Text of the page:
Carpetright makes ‘substantive progress’ on restructuring despite further losses

Struggling Carpetright has revealed the extent of the pain the retailer has faced since going through a major restructuring.

Bosses at the chain saw sales plummet 13.4% to £386.4 million, although pre-tax losses improved, from £69.8 million to £24.8 million in the year to April 27.

However, chief executive Wilf Walsh said the Company Voluntary Agreement in April 2018 was on track to help the firm improve its fortunes.

He added: “While it’s clearly too early to declare the job done, we have made substantive progress in the key areas that drove us to make the difficult but necessary decision to restructure the business via a Company Voluntary Arrangement (CVA) and re-capitalisation.

“Subsequent moves by a host of other retailers to do the same proves that we are not unique in pursuing a plan to build a sustainable and successful future for the brand.”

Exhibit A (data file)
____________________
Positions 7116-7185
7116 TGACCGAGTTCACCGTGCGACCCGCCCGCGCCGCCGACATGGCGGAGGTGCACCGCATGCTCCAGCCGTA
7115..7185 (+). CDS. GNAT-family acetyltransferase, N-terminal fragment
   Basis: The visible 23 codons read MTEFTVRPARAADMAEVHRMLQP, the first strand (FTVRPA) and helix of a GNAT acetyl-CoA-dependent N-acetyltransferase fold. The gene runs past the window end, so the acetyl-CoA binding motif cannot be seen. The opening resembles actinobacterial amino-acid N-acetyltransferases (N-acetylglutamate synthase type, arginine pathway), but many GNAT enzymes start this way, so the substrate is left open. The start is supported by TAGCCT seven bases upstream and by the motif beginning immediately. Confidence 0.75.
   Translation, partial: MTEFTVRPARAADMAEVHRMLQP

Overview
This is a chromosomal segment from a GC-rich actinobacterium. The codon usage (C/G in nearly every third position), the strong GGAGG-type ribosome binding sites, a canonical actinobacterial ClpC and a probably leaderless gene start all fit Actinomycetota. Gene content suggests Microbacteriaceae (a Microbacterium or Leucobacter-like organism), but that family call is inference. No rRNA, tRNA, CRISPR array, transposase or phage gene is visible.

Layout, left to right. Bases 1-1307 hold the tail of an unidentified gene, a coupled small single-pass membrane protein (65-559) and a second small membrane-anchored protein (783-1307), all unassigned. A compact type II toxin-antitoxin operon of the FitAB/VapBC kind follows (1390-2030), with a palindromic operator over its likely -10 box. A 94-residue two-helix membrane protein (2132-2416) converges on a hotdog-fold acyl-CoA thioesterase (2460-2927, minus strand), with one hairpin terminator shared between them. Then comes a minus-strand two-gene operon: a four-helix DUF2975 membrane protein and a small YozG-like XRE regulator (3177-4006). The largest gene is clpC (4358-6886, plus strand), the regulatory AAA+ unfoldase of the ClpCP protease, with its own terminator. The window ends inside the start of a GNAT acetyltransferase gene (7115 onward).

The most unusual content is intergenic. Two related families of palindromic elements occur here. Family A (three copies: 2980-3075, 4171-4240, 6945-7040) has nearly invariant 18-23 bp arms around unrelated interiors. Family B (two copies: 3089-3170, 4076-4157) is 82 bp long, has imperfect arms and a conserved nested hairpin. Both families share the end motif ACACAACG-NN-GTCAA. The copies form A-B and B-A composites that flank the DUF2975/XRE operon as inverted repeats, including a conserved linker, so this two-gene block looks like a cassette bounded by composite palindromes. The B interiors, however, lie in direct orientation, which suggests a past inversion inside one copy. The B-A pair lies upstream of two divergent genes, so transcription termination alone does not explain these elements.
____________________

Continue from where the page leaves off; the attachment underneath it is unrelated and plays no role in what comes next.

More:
The first half of the year was particularly difficult for Carpetright, with sales collapsing, on a like-for-like basis, by 12.7%.

But this was improved in the second half of the year, with like-for-like sales down 5.4%.

Mr Walsh added that the eight weeks from April 27 were positive, with like-for-likes up 8.5% – against weak comparisons.

The retailer is on track to make annual savings of £19 million from the CVA, with 80 stores closed and 23 seeing their rents cut to £0.

Mr Walsh also said he believed the retailer was strongly place to keep its position on the high street, warning that any competitor would need deep pockets to break into the flooring market.

“We have been extremely robust in taking on competition and it’s clear that this is a very difficult market for a new entrant and brand to gain traction unless they are prepared to pursue an uneconomic model, of course until time and money run out,” he said.

Carpetright was one of the first retailers to take on its landlords in a CVA, to reduce rents and lease lengths across its stores. However, since then, several chains have turned to landlords to help them out, including Sir Philip Green’s Arcadia and Debenhams.